Today, the U.S. Supreme Court heard arguments pertaining to a Louisiana law that would require doctors to have admitting privileges at local hospitals. This is the first significant abortion case the court has considered since the appointments of Justices Brett Kavanaugh and Neil Gorsuch.
“The case is very likely to yield an unusually telling decision,” wrote Adam Liptak with the New York Times, “one that could reshape the constitutional principles governing abortion rights and ripple through the presidential campaign as it enters its final stages.”
SCOTUS Reviews Louisiana Abortion Case
In 2014, the state of Louisiana passed a law that said:
On the date the abortion is performed or induced, a physician performing or inducing an abortion shall: Have active admitting privileges at a hospital that is located not further than thirty miles from the location at which the abortion is performed or induced and that provides obstetrical or gynecological health care services.
The bill stipulates doctors must be physically present when drugs or chemicals inducing abortions are administered. Doctors must also report abortions, as well as any complications that arise from them, to the Department of Health and Hospitals.
The Advocate reports that Louisiana’s bill was approved by “an overwhelming bipartisan majority” and that it was authored by pro-life state Senator Katrina Jackson, who is a Democrat. Said Jackson, “In Louisiana, we’ve come to a point where it doesn’t matter if you are black or white, Democrat or Republican, male or female, we’re going to stand together in many areas—one of those areas is women’s health.” The bill’s opponents, however, argue it actually threatens women’s health. They are concerned that, if the law goes to go into effect, only two doctors in the state of Louisiana will legally be able to perform abortions.
A Federal District Court judge struck down Louisiana’s law in 2017, saying that doctors are often refused admitting privileges for reasons having nothing to do with their capabilities. NPR reports that before the law passed, abortion providers had “transfer privileges,” meaning they could transfer patients to a hospital if necessary.
Last fall, the United States Court of Appeals for the Fifth Circuit reversed the 2017 decision, reinstating the law. The U.S. Supreme Court got involved in early 2019, temporarily blocking the law hours before it was to take effect, according to the Advocate. Justices Kavanaugh and Gorsuch dissented from the decision to block it.
The Louisiana law has been compared to a similar law in Texas, which the Supreme Court struck down in 2016 with a majority of 5-3. That law also required doctors providing abortions to have admitting privileges at hospitals within a 30-mile radius. Chief Justice John Roberts notably was in the dissenting opinion on the Texas case, even though he joined the majority in the 2019 decision to temporarily block Louisiana’s law.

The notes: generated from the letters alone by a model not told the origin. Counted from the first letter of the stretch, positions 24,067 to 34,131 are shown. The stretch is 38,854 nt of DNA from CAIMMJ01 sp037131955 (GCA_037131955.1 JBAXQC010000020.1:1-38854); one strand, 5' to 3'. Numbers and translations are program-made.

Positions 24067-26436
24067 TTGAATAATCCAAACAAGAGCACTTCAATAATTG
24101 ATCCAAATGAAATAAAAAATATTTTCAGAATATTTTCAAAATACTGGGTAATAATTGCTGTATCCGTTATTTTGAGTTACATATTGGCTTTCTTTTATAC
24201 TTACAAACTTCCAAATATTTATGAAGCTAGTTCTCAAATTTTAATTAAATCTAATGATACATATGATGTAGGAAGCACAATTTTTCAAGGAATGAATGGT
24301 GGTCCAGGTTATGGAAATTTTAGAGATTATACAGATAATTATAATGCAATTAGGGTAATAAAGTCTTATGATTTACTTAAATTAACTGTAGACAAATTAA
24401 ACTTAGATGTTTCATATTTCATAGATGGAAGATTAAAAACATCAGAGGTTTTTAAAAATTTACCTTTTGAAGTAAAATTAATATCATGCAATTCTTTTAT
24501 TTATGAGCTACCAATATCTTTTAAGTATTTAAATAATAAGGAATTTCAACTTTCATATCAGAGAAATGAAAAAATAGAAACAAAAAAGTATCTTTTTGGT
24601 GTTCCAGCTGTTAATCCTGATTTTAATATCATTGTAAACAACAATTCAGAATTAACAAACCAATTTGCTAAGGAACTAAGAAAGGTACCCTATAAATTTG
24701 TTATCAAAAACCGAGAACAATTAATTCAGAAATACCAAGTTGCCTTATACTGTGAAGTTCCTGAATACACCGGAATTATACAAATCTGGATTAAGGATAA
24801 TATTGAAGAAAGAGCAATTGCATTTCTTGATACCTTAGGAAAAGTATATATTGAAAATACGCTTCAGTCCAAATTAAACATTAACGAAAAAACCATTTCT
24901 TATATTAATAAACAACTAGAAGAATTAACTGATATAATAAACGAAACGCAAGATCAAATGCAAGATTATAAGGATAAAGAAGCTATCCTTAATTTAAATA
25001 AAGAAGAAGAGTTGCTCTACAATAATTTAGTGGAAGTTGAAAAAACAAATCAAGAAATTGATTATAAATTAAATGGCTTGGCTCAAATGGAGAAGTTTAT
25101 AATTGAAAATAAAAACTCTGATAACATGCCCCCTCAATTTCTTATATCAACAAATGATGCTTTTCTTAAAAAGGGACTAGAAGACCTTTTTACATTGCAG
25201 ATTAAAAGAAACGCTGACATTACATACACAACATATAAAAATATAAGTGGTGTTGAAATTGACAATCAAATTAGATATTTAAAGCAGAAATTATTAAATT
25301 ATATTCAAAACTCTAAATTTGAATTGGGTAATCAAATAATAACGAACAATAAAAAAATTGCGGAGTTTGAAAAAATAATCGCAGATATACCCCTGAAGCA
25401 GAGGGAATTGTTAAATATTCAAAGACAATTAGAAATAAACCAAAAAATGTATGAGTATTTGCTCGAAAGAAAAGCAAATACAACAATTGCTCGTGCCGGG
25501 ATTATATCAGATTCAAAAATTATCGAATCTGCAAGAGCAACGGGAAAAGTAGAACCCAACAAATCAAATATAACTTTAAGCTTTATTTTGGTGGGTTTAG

How Will This Court Rule on the Abortion Case?
The Supreme Court’s decision on this abortion case is expected by June of this year. While Justices Kavanaugh and Gorsuch provide a serious chance that Louisiana’s law might be upheld, there are a few points worth keeping in mind.
One is that Justice Kavanaugh did not specify a pro-life motivation for his dissent in 2019. In his explanation for dissenting from blocking the Louisiana law, Kavanaugh (the only justice who explained his reasoning) said that if the law had gone into effect, Louisiana doctors without admitting privileges would have had an opportunity to apply for them. The justice said he believed it would have been better to examine the case after the doctors knew whether or not those privileges would be granted, instead of basing a decision on speculations about the future.
Secondly, even though Chief Justice John Roberts voted for upholding the Texas law and then appeared to support an opposite position by blocking the Louisiana law, the reasoning behind his actions is unclear. As Liptak points out about the latter decision, “Roberts might have meant only to ensure an orderly process in which the Supreme Court, rather than an appellate panel, decides whether to limit or overrule a recent Supreme Court precedent.”
Regardless of the outcome of the case, the decision seems momentous. As the Advocate observes, people on both sides of the abortion debate “see the law as an opening to begin scaling back abortion access in the country.”